Amgen CEO demonstrates commitment to workplace health as new member of the American Heart Association CEO Roundtable

CEO members have collectively pledged to improve the health of our nation’s companies, their employees, and communities

December 01, 2017 Categories: Program News

DALLAS, December 1, 2017 — The American Heart Association—the world’s leading voluntary organization dedicated to building healthier lives, free of cardiovascular diseases and stroke—proudly welcomes Amgen Chairman and CEO, Robert A. Bradway, as the newest member of its CEO Roundtable. The CEO Roundtable is the Association’s leadership collaborative with over 35-member CEOs who represent some of the nation’s largest employers committed to applying evidence-based approaches to improve their employees’ overall health and the health of their communities. 

The American Heart Association is committed to equitable health and well-being for all, for patients and health consumers everywhere, regardless of where they live. The AHA CEO Roundtable collaborative is uniquely positioned to influence and transform the communities where employees live and work.

 “Our CEO members have a shared commitment to integrate health and well-being into the overall fabric of their workplaces and into their communities,” said Nancy Brown, CEO of the American Heart Association. “We’re delighted to have Bob join us on our journey to build a culture of health and well-being, especially for patients facing life-interrupting illnesses.”

CEO Roundtable members are pioneering new and innovative ways to help meet the Association’s goal of improving the cardiovascular health of all Americans by 20 percent by 2020 with simple behavior changes that produce significant results.

“I’m honored to join the AHA’s CEO Roundtable to share our experiences and learn from others how best to promote a culture of heart health in America’s workplaces and beyond,” said Robert A. Bradway, chairman and chief executive officer at Amgen.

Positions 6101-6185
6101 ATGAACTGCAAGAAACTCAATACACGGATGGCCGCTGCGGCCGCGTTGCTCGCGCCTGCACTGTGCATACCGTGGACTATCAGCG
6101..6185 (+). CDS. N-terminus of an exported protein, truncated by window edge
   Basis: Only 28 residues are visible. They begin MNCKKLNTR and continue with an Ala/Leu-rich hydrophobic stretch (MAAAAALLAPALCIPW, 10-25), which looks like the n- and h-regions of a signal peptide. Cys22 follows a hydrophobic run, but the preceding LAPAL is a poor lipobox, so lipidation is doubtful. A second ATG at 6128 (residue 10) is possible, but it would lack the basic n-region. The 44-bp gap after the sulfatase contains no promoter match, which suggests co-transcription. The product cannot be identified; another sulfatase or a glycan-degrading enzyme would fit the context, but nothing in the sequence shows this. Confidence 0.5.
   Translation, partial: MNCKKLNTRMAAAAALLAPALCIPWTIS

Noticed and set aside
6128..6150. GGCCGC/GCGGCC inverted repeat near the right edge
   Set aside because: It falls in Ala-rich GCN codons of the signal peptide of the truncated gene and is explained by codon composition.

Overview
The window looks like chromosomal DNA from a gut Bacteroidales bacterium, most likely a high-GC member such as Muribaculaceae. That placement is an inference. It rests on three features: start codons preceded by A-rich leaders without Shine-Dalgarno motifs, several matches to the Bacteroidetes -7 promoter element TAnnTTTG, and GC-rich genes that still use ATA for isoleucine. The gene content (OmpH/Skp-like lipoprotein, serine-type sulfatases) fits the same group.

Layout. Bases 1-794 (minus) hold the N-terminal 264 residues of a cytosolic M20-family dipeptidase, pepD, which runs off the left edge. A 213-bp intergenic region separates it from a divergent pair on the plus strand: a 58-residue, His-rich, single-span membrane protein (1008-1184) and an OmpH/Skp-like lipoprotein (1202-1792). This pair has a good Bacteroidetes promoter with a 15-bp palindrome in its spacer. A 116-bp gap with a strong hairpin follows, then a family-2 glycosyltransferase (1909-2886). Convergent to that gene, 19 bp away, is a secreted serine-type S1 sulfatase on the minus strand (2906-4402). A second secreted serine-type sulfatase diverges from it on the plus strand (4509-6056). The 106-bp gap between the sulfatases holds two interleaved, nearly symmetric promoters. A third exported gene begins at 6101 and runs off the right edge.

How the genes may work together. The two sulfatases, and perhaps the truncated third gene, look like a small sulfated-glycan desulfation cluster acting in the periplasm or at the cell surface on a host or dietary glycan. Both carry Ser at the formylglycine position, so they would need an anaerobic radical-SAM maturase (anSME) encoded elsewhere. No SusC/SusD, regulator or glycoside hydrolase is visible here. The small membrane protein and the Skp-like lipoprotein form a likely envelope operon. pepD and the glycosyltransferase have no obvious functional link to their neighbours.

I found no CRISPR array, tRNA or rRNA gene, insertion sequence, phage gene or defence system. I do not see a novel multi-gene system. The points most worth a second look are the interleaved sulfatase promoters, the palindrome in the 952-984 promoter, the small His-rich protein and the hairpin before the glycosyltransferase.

Amgen is demonstrating its commitment to fighting cardiovascular disease in a variety of ways.  The company invests approximately $4 billion annually in research and development, pursuing new medicines to treat serious illnesses, including cardiovascular disease.  Amgen’s cardiovascular portfolio includes several approved and investigational medicines that address important unmet patient needs, such as high cholesterol and heart failure. 

Amgen employees have access to a comprehensive wellness program that emphasizes the importance of taking control of your heart health.  Aspects of the program include wellness walks, nutrition education, cholesterol screenings, and blood pressure checks.

Within the community, Amgen partners with the AHA on Breakaway from Heart Disease™, a program dedicated to empowering everyone to take action for good heart health.  The program offers diagnostic screenings at the Amgen Tour of California, one of the country’s premier cycling events, in addition to providing information related to increased physical activity and healthy eating. 

Cardiovascular diseases impact the multinational workforce as the world’s most urgent health threat in terms of mortality, suffering and economic burden. More than 17.5 million people die from cardiovascular disease every year, making it the leading cause of death and disability in the world today. By 2030, this figure is expected to reach approximately 23 million, with estimated global cost more than a trillion dollars by 20301.

Fueled by the science and mission of the Association, member CEOs take bold action to help create scalable solutions that have the broadest health impact on people across the country, drive innovations in employee health through evidence-based interventions, and engage and improve the lives of their more than nine million employees and family members. For more information visit www.heart.org/workplacehealth.

1American Heart Association Heart and Stroke Statistics at a Glance, 2017

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About the American Heart Association

The American Heart Association is devoted to saving people from heart disease and stroke – two of the leading causes of death in the world. We team with millions of volunteers to fund innovative research, fight for stronger public health policies, and provide lifesaving tools and information to prevent and treat these diseases. The Dallas-based association is one of the world’s oldest and largest voluntary organizations dedicated to fighting heart disease and stroke. To learn more or to get involved, visit www.heart.org or follow us on Facebook and Twitter.

Media Contact:

Jennifer Pratt, American Heart Association, Jennifer.Pratt@heart.org; 214.706.2229